Engaging in conversations about the Orthodox faith – with others born and nurtured in the West – I sometimes feel that something is “lost in translation.” I say, “Church,” and something else comes to the listener’s mind: either something Roman or something Protestant, perhaps Anglican. I begin to explain that Orthodoxy cannot be explained or defined in terms of either Rome or Protestantism, for Orthodoxy did not come from Rome or from Protestantism and does not owe very much to them (occasional influences here and there that remain a matter of debate within Orthodoxy but nothing of great significance). There may be common roots – but the Western experience of the Church began to move in a different direction very early on. The common history of Western Christianity and Eastern Orthodoxy is, in many aspects, slim, at best. But, of course, we human beings want to understand one another and so we struggle on, speaking words of the same language whose context has given them radically different meanings. East and West are “lost in translation.”
I had this come home to me recently while reading my way through the latest copy of the Smithsonian Magazine. I like the magazine – it has wonderful pictures and articles that are informative and just the sort of length that such casual reading demands. In just such a casual moment the other day, my eye was caught (the magazine was lying open) by wonderful pictures of the frescoed Churches of Romania. Some parishes, others monasteries, they have long been part of the ecclesiastical treasures of the Orthodox world. The pictures were enticing enough to demand reading time as well.
All was going well (even if the article seemed to lack depth) when suddenly I read a description of the Churches as:
modest, three-room Gothic churches, covered from bottom to steeple-top with Byzantine iconography in vivid, intense colors.
There it was – lost in translation. I can only hope the author was using “gothic” in the literary sense of the word, as in “gothic” novel. However, when speaking of churches, the word “gothic” tends to have a very specific meaning – something that is radically opposed both to the architecture and the intention of an Orthodox Church. There is a theology of space related to architecture – a theology that is proper to the gothic style – and there is a theology of space related to Orthodox Churches that runs from Constantinople, through Eastern Europe and on into Russia.
What becomes “lost in translation” is convincing someone from the West that “gothic” doesn’t just mean “old church building style.” Or, more than that, convincing someone that the difference in architecture is signficant and represents a very different way of perceiving the human relationship to God.
This is not just a question of comparative architecture; it is a difficulty that runs throughout Church life, East and West. For many centuries, the West has been the dominant culture – dominant in economics, politics and war. It has long been a Western habit to see other cultures as a subset of something already familiar – thus when someone else says, “God,” it is assumed that he means the same thing that anyone in the West means when he says, “God.” And this is simply not the case.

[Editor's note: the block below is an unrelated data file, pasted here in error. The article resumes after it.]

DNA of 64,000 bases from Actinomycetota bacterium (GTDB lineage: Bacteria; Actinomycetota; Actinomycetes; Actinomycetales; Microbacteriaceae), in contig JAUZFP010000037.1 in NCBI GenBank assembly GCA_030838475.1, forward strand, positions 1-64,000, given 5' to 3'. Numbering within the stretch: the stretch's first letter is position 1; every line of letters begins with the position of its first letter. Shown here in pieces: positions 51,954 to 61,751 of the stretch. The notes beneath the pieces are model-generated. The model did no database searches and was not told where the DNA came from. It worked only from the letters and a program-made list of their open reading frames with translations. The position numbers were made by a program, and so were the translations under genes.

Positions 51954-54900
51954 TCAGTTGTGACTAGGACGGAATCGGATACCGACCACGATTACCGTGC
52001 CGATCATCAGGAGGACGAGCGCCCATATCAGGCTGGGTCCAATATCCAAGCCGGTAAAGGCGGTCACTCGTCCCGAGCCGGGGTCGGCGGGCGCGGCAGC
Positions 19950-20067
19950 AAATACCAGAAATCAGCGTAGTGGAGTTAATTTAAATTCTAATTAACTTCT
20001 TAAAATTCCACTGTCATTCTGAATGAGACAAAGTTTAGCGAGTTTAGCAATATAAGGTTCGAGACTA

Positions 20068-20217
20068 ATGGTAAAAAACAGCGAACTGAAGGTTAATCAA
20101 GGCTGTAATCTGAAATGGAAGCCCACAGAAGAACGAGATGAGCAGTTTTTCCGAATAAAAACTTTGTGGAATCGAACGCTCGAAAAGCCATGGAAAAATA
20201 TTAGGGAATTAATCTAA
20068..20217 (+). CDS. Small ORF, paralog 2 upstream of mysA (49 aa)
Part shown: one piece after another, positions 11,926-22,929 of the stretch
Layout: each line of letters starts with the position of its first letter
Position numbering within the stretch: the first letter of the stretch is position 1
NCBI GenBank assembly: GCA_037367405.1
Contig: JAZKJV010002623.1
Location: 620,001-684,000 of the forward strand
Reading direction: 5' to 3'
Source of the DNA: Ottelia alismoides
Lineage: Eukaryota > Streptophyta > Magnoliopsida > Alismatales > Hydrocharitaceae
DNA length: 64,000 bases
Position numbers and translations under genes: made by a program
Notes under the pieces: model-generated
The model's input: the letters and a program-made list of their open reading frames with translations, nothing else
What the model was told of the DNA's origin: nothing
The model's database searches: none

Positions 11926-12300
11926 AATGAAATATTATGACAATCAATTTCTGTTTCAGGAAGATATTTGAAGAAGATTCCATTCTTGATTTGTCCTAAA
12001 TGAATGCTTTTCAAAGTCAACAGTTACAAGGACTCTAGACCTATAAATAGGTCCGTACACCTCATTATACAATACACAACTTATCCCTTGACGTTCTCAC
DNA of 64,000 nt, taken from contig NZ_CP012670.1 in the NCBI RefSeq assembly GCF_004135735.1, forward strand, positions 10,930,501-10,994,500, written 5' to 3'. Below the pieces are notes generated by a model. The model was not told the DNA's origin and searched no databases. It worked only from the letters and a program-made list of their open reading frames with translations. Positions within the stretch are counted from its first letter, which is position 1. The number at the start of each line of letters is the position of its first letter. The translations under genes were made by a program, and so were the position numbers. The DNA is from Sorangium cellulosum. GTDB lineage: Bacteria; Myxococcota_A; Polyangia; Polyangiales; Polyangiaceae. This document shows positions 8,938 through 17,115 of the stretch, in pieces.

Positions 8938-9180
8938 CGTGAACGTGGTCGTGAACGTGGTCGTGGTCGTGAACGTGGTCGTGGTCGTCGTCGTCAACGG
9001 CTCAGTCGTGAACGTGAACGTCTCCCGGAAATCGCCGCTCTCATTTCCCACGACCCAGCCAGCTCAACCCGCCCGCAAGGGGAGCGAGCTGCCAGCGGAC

There are many words that are more like “place-holders.” We use them because there is nothing better at hand or no equivalent in the language we now must use. Translating Byzantine texts, and translating Eastern Orthodoxy into a Western language, such as English, and not creating confusion is nearly impossible. Thus from service to service the Orthodox pray, “Most Holy Theotokos, save us!” Western ears hear blasphemy where none is intended.
The translation problem can work both ways. A conservative Protestant asks an Orthodox, “Are you saved?” If the answer comes back with anything less than, “Absolutely!” the assumption is made that this is a person who has no relationship with God, a person who regularly prays for Christ to save them and have mercy on them. Lost in translation.
It is important for Christians to listen to each other – if only for the sake of understanding what is being said. A standard work on the history of Christian doctrine continues, in edition after edition, to say that the Eastern Church never developed a doctrine of the Atonement. How absurd! What Christian Church would have no understanding of how it is that God has reconciled us to Himself? And yet, there the charge remains, lost in translation. In the end we may have irreconcilable differences. What differences there are will never be overcome by calling something gothic when it’s just Romanian. With more than 250,000 words in its vocabulary, surely English can do more. With charity in our hearts we all can do more.